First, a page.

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ENVIRSC 1G03 Study Guide - Comprehensive Midterm Guide: Iceage, Conchoidal Fracture, Magnetite


Department
Environmental Science
Course Code
ENVIRSC 1G03
Professor
Maureen Padden
Study Guide
Midterm

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McMaster
ENVIRSC 1G03
MIDTERM EXAM
STUDY GUIDE

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ENVIR SC 1G03 (Earth & the Environment) - Dr. Maureen Padden
Textbook Interlude A
A.1) Introduction
1849 gold rush in Sierra Nevada (California) made a few very rich and most very
poor.
Those that didn’t get rich often settled in new towns near the American west coast,
like San Francisco.
Demanded large quantities of east-coast-factory-produced goods. Hard to
transport them, though:
Built a railroad linking the east and west coasts of north America.
1863: transport of 6000 Chinese labourers in terrible conditions (many died of
frostbite, exhaustion, mistimed blasts, landslides, or avalanches).
There are many distinct types of rocks, because they can form in many different
ways and from many different materials.
Rocks provide a historical record of geologic events and give insight into
interactions of components of the Earth system (relationship between rock
type and process of formation).
A.2) What Is a Rock?
Rock: a coherent, naturally occurring solid, consisting of an aggregate of minerals or
(less commonly) of glass.
Specific characteristic definitions:
1) Coherent: rocks hold together, and can only be separated into pieces by
breaking.
Rocks can form cliffs or be carved into sculptures.
A pile of unattached mineral grains is not a rock.
2) Naturally occurring: rocks cannot be manufactured (bricks and concrete aren’t
rocks).
3) Aggregate of minerals / mass of glass: most rocks are an aggregate (collection)
of many mineral grains and/or crystals stuck/grown together.
Some contain only one kind of mineral, some contain several kinds.
Some rocks consist of glass.
Rocks are held together because:
1) Clastic rocks: they are bonded by natural cement (mineral material that
precipitates from water and fills space between grains)
2) Crystalline: they interlock like pieces of a puzzle.
Glassy rocks hold together because they originate as continuous masses (no
separate grains)–glassy grains are welded together while still hot, or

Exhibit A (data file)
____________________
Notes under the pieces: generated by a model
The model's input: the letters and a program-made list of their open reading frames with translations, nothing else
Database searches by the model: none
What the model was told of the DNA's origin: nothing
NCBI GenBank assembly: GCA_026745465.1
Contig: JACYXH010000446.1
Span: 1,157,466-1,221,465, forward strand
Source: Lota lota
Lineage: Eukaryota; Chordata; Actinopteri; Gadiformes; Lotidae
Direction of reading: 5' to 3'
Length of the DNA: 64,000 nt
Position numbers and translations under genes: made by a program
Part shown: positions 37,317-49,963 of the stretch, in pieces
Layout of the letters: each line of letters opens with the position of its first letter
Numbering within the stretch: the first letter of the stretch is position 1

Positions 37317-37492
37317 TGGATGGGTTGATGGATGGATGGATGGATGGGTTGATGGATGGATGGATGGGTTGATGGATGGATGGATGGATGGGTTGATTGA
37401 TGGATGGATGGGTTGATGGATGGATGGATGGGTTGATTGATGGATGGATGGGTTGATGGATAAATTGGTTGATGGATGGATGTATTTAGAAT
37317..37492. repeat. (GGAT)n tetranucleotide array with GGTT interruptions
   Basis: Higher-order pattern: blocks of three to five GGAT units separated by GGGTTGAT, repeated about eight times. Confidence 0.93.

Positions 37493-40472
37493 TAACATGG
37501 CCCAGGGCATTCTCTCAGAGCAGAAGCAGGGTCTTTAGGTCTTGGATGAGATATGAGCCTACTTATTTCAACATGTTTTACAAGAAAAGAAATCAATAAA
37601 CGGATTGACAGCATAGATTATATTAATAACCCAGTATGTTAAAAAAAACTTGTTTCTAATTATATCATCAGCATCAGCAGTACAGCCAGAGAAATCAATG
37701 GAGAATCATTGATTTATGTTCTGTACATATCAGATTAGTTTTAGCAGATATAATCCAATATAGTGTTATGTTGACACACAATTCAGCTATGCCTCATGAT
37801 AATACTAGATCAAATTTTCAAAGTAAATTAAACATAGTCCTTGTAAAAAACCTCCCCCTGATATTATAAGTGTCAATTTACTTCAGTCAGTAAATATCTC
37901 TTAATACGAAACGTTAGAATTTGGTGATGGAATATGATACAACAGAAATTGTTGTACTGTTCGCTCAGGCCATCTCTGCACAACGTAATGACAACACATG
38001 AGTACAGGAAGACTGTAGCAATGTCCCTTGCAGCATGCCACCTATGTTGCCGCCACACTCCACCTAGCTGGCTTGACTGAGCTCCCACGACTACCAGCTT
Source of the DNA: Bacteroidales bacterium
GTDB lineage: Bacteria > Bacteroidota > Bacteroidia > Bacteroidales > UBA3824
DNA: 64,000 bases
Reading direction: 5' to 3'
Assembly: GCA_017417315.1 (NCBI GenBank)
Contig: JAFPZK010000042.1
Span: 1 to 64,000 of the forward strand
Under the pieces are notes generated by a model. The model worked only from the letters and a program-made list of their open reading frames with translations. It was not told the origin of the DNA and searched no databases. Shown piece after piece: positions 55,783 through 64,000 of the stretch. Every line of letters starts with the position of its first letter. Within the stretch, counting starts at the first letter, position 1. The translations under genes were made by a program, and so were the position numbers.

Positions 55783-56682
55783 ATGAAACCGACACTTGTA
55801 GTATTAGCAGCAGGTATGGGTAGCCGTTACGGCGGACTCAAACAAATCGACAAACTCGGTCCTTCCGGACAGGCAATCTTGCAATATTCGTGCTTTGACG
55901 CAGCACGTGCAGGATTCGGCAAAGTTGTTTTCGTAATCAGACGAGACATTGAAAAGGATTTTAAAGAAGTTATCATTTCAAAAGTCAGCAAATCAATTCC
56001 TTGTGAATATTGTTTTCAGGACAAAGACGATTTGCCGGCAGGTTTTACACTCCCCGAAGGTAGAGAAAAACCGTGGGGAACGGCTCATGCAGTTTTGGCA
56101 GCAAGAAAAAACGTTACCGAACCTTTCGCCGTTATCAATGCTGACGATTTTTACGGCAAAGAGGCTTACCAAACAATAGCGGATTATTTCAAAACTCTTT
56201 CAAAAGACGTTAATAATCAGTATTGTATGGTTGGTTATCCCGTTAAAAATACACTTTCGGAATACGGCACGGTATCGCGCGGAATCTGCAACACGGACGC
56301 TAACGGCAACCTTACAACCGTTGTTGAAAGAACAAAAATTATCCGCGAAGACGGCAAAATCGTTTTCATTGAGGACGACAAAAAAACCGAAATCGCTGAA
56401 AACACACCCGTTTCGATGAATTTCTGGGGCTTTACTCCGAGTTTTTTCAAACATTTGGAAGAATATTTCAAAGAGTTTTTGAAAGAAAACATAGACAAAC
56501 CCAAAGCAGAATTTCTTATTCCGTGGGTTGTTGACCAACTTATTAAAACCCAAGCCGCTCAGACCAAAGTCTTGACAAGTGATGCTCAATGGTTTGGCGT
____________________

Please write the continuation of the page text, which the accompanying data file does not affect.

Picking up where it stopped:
cemented together later.
At Earth’s surface, rock occurs either as broken chunks that have been moved by
falling down slopes or transported by water or wind, or as bedrock still
attached to Earth’s crust.
Outcrop: exposures of bedrock.
May appear as rounded knobs, ledges forming cliffs or ridges, on the face of a
stream cut, or along human-made roadcuts and excavations.
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Bedrock may be completely covered by vegetation, sand, mud, gravel, soil,
water, asphalt, concrete, or buildings and be unfamiliar.
Particularly rare to see bedrock in the midwestern United States, where ice-age
glaciers deposited debris on top of bedrock in the past million years.
A.3) The Basis of Rock Classification
18th century beginnings: attempts to classify rocks sensibly–not all rocks are the
same.
Classification schemes help organize information and remember significant details
about materials or objects.
Also help to recognize similarities and differences between them.
End of 18th century: wide acceptance of modern genetic scheme for rock
classification.
Focuses on the origin (genesis) of rocks.
Genetic Scheme: recognizes three basic
groups of rock:
1) Igneous rocks, formed by freezing
(solidification) of molten rock).
2) Sedimentary rocks, formed either by
cementing together of fragments
(grains) broken off preexisting
rocks; or by precipitation of mineral
crystals out of water solutions at or
near Earth’s surface.
3) Metamorphic rocks, formed when preexisting rocks change character in
response to a change in pressure and temperature conditions.
Occurs in the solid state, doesn’t require melting.
Different rock types form in different geologic settings.
Each of these groups contains many different individual rock types, distinguished by
physical characteristics:
1) Grain size: dimensions of individual “grains” in a rock can be measured in mm
or cm.
Some are so small they can’t be seen with a microscope, some are large enough
to be seen with the naked eye (or are actually quite large).
Grains can be equant (same dimensions in all directions) or inequant
(dimensions are not the same in all directions).
2) Composition: rocks are masses of chemicals; proportions of different chemicals
that make up a particular rock are its composition.
The proportion of chemicals affects the proportion of different minerals that
constitute a rock.
3) Texture: the arrangement of grains in a rock, as grains connect to one another.
Whether inequant grains are aligned parallel to each other.
4) Layering: some rock bodies appear to contain distinct layering, defined by
bands of different compositions or textures, or by the alignment of inequant
grains so they trend parallel to one another.
Different types of layering occur in different kinds of rocks.
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